Colleges are managing these moments with varying approaches. Some are offering more aid, some are offering the same aid but lowering sticker prices and some are remaining relatively constant in their pricing patterns. For families experiencing a downside change to their economic or medical circumstances, there is a process called professional judgment where the financial aid office of the college reviews these changes submitted by the families to see if there can be any modifications to the financial aid award letter. Since each college is nuanced in this process, a family will want to inquire with the college’s financial aid office to uncover their formal process in the matter.

[Read: Financial Advisor Q&A: The Foundation for Financial Planning.]

What are some of the financial pressures bearing down on smaller liberal arts colleges?

Increased college closures and mergers are likely in the near future. Not many students would want their undergraduate experience interrupted as a result of the financial insolvency of the institution. In addition to all of the other metrics and parameters which matter in the college evaluation process, families and advisors should include a review of the college’s fiscal strength.

For private nonprofit colleges, it could be the incorporation of an analysis of the institution’s 990 tax statements. Among all accredited colleges both private and public, consider developing a familiarity with tools found on the federal government’s website studentaid.gov. An individualized scorecard and financial responsibility composite score may provide insight into the financial viability of that institution.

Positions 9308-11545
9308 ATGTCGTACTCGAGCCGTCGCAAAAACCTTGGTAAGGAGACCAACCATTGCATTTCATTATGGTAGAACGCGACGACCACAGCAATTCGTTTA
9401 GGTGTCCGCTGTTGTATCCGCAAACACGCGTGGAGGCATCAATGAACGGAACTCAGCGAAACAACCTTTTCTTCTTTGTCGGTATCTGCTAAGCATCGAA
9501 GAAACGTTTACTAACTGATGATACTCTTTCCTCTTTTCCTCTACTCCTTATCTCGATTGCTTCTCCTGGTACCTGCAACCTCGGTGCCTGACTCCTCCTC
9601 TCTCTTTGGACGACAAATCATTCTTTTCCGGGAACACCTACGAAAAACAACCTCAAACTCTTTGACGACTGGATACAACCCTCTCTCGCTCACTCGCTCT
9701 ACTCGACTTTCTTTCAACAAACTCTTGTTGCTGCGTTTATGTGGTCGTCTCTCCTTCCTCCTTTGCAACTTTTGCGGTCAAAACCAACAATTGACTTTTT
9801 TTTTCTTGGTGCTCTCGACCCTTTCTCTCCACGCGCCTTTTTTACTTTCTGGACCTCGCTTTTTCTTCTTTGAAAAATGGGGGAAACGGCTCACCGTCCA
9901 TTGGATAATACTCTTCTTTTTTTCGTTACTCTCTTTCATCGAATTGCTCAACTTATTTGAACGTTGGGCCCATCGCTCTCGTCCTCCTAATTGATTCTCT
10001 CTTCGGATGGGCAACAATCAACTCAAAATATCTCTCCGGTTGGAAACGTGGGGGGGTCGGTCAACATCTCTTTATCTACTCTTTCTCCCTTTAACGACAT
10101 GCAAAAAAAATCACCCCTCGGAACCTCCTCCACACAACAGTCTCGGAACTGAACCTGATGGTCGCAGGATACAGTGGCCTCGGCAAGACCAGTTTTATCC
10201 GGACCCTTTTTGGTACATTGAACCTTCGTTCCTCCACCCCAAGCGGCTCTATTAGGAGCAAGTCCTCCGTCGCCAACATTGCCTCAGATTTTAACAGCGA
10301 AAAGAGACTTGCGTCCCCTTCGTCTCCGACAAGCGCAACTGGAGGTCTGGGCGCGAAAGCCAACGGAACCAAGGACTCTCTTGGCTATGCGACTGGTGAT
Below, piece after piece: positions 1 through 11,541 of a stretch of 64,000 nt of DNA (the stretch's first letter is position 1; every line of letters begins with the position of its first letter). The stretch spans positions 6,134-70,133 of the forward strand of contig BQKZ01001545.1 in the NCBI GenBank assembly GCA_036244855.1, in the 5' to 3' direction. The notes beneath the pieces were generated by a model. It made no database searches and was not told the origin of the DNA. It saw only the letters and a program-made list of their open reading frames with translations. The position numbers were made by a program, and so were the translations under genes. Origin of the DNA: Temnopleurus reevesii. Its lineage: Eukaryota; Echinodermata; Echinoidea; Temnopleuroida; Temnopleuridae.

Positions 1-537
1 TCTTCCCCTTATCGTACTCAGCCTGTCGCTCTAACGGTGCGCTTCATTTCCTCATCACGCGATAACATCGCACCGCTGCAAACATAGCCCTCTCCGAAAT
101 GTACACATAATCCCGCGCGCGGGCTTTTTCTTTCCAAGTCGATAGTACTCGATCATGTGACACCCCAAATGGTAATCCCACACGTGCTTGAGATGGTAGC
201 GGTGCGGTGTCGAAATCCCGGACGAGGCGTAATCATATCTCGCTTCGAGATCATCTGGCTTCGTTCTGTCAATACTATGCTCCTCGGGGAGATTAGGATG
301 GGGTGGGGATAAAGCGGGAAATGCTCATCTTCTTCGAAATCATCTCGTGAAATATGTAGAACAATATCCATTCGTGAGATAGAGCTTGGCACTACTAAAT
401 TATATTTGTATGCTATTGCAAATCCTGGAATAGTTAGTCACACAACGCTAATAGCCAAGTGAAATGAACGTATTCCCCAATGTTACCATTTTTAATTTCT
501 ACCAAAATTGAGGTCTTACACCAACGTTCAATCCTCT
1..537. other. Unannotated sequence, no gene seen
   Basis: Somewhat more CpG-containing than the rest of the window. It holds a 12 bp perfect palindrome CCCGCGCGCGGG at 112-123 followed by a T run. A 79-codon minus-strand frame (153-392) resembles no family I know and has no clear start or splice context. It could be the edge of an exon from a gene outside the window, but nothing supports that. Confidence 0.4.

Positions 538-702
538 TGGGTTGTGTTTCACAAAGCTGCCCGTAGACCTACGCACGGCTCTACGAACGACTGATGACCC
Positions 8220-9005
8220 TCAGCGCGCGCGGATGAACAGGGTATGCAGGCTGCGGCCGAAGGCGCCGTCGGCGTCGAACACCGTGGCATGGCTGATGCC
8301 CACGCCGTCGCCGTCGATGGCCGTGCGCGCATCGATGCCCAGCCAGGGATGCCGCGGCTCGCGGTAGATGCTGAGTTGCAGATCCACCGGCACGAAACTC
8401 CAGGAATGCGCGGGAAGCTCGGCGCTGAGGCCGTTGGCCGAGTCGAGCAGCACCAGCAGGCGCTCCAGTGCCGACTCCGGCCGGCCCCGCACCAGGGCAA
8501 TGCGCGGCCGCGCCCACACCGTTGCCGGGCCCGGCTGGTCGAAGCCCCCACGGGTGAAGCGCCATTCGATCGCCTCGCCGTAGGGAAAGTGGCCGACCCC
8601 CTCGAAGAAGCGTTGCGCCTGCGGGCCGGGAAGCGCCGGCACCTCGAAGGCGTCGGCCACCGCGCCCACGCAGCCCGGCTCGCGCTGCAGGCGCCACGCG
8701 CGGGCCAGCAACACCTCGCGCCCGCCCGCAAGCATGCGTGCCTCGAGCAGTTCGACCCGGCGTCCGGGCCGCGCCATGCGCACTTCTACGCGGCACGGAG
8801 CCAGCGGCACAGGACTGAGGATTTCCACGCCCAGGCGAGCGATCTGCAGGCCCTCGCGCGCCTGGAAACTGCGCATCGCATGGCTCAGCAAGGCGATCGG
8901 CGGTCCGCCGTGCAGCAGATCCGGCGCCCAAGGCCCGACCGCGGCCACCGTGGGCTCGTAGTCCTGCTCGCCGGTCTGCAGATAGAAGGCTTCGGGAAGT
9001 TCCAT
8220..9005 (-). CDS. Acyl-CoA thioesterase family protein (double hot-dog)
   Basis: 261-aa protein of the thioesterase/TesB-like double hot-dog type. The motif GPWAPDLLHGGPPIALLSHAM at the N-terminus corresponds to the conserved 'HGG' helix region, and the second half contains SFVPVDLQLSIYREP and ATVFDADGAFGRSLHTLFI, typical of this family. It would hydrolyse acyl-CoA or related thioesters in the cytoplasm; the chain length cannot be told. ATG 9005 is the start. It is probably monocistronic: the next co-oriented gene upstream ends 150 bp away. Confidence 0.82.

There are other metrics which can demonstrate concern, such as a dwindling endowment, a propensity for the college to borrow at an unsustainable pace, an accreditation that is in jeopardy for an entire school or specific programs, dissipating enrollment numbers over time, increased and progressive use of adjuncts over tenured faculty along with sliding retention rates.

Has the value of community colleges changed in the pandemic?

For some families, the flux and unknowns attached to (the pandemic) have steered college learners to enroll in a college closer to home. And for many, the local institution is a community college. Since the vast majority of community colleges are commuter-driven, many two-year schools are removed from challenges connected to dormitory life and the associated complexities, thus allowing them to focus fully on academic delivery. This focus, proximity to home and relatively cheaper cost have made this a worthy option for some students during (the current health crisis).

The largest caution with this academic path is the ability to transfer credits to a four-year college. A best practice could consider contacting the four-year school to see if they have a matriculation agreement with the community college or to have a documented discussion on what credits would transfer to that school.

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Q&A With Jerry Inglet on College Financial Planning originally appeared on usnews.com